Last week saw the launch of MAGACOIN, an altcoin cryptocurrency for exactly the kind of people its name implies. Created by “America First Conservatives” venting their frustrations with “Losing the Election” (all formatting and capitalizations theirs), approximately 75 million MAGACOINS were created to symbolically represent the estimated number of Trump voters who cast ballots in the 2020 election.
According to MAGACOIN’s official website, 10 million of those coins have already been donated to something called the MAGACOIN Victory Fund, allegedly a SuperPAC aiming to finance various Trumpist candidates in upcoming elections via cashing out the crypto for U.S. currency. “The greater the value of each MAGACOIN, the more resources the MAGACOIN Victory Fund will have to support and elect MAGA candidates nationwide,” reads the altcoin’s description.
Barely seven days have passed since the release, and already pretty much every identity of the initial 1000 or so backers has been uncovered thanks to an anonymous hacktivist and The Guardian, which published an exposé earlier today detailing the embarrassingly lax security features. “[A] website associated with magacoin [sic] exposed the email addresses, passwords, cryptocurrency wallet addresses and IP addresses of users who have bought in,” reads the piece. “The data also reveals that the lion’s share of the cryptocurrency so far produced has been allocated to the self-described creator of magacoin,” the report adds, “a pro-Trump consultant who owns an LLC associated with the cryptocurrency, and a Super Pac associated with the same consultant.” MAGACOIN’s official Twitter page only has 33 followers as of writing.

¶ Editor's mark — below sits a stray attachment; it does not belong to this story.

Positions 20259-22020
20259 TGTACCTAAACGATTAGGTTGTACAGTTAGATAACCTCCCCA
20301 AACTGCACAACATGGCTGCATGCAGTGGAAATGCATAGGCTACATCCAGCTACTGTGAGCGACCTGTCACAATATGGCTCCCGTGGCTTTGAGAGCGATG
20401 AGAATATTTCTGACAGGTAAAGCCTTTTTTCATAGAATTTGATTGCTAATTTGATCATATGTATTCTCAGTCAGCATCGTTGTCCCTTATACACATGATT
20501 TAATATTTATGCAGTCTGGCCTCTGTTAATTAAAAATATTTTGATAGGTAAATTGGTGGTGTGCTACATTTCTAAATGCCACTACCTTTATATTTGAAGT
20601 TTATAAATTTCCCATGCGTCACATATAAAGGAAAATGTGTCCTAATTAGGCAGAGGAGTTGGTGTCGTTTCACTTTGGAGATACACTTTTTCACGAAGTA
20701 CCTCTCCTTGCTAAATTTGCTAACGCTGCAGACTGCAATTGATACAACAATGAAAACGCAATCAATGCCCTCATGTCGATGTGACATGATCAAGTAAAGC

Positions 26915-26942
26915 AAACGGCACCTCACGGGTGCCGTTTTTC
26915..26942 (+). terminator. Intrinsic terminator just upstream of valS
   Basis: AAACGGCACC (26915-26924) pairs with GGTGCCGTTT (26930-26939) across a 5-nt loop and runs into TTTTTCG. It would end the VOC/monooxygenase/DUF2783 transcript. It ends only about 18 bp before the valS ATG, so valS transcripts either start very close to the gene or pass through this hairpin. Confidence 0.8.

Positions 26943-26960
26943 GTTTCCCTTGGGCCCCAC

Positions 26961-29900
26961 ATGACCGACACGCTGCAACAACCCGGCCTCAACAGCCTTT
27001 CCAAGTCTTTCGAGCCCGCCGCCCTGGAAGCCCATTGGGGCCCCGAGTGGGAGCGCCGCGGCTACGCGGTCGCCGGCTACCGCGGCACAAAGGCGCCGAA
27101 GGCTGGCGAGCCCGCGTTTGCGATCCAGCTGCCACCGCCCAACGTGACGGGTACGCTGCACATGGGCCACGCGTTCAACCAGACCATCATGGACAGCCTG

Backed by a number of conservative ‘stars’ — Okay, so maybe “stars” is a bit much. But it seems as though the MAGACOIN minters are offering an “Ambassador Program” for “approved radio hosts, media personalities, bloggers and grassroots MAGA groups” who agree to shill the altcoin to their respective audiences. Ambassadors receive 1000 free MAGACOINS upon signing up, as opposed to the standard 100 everyone else gets at the outset. The Guardian notes that ambassadors currently include a conservative talk radio host in Denver and someone associated with a College Republican group called the Youth Federalist Initiative, which doesn’t sound creepy in the slightest.
While founded by a different, unimportant MAGA chud, the project most likely is now overseen by a North Carolina-based political operative named Reilly O’Neal, whose lowlights include working on the campaign of the repeatedly accused pedophile, Roy Moore. A quick perusal of his sporadically updated Twitter shows he tweeted a photo of an inverted American flag on January 20, the day of President Biden’s inauguration.